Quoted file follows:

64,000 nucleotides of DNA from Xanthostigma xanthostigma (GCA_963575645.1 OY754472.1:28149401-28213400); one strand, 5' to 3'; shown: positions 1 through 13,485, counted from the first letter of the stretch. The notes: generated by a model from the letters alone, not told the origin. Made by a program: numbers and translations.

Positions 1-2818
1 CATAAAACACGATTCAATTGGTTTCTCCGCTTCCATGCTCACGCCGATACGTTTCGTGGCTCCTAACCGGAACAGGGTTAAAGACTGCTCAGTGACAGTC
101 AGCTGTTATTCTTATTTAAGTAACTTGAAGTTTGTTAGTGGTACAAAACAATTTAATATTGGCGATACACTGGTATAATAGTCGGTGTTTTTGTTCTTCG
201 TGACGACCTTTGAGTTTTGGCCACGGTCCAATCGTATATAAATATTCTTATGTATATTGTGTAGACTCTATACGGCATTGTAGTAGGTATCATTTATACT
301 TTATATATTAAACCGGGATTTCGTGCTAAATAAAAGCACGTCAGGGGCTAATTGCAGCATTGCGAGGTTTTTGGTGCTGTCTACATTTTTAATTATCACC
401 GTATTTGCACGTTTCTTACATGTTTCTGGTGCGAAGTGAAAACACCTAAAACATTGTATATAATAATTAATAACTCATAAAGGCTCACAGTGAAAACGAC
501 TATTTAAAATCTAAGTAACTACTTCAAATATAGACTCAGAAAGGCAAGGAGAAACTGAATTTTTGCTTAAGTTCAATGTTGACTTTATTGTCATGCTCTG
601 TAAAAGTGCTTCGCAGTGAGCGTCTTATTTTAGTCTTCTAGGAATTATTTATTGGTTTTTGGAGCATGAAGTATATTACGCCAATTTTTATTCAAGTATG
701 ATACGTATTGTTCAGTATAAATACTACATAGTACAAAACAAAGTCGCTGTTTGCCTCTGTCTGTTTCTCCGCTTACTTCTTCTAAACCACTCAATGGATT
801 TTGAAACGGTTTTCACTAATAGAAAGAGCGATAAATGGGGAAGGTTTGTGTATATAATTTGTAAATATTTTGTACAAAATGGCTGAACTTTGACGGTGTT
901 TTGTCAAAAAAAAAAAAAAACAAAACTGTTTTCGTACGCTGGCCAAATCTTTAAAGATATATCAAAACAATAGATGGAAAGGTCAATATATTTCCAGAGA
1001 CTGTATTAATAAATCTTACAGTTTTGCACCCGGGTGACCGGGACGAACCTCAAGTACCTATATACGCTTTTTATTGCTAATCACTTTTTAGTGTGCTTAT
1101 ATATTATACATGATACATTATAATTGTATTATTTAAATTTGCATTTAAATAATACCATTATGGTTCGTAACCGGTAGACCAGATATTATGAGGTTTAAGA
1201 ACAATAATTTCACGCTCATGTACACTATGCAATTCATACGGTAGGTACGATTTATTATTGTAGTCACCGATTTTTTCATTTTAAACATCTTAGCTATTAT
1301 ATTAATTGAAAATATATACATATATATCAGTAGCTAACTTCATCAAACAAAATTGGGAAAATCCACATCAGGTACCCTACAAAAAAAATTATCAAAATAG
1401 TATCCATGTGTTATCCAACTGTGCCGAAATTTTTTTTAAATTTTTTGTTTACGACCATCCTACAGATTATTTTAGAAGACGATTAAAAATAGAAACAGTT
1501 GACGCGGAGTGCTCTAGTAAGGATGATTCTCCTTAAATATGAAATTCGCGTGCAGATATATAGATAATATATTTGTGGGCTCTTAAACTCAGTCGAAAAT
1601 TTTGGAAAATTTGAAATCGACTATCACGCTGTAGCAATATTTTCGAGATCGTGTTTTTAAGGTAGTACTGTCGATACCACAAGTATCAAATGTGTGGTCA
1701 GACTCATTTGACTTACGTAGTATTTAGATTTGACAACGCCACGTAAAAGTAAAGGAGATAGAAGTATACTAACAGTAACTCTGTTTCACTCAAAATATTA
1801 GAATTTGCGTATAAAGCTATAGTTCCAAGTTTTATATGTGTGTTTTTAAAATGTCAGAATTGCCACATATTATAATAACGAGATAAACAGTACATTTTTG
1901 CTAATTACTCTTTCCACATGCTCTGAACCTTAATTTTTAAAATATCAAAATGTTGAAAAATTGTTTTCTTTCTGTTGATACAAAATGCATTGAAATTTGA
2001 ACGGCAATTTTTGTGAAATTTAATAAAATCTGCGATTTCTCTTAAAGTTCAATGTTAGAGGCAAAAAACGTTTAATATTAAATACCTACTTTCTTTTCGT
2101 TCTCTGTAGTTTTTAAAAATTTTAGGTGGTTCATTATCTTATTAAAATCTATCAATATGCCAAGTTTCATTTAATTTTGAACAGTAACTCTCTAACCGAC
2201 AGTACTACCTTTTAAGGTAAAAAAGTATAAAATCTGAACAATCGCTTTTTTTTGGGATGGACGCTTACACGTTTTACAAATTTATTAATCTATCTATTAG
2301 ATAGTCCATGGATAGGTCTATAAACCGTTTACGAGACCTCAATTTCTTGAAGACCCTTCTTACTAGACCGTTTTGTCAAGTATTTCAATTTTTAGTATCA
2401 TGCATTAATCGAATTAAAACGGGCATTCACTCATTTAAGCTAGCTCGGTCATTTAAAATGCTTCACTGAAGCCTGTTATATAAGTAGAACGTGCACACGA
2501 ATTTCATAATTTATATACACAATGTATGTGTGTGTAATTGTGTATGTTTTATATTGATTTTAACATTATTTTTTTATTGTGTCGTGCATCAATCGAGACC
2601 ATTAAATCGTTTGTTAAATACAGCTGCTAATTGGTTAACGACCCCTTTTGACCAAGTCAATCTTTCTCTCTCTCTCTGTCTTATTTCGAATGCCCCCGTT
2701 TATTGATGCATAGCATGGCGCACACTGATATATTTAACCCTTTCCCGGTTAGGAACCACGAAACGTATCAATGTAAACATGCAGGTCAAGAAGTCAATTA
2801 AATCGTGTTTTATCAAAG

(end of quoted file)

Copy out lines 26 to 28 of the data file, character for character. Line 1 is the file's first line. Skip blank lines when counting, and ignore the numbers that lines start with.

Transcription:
2301 ATAGTCCATGGATAGGTCTATAAACCGTTTACGAGACCTCAATTTCTTGAAGACCCTTCTTACTAGACCGTTTTGTCAAGTATTTCAATTTTTAGTATCA
2401 TGCATTAATCGAATTAAAACGGGCATTCACTCATTTAAGCTAGCTCGGTCATTTAAAATGCTTCACTGAAGCCTGTTATATAAGTAGAACGTGCACACGA
2501 ATTTCATAATTTATATACACAATGTATGTGTGTGTAATTGTGTATGTTTTATATTGATTTTAACATTATTTTTTTATTGTGTCGTGCATCAATCGAGACC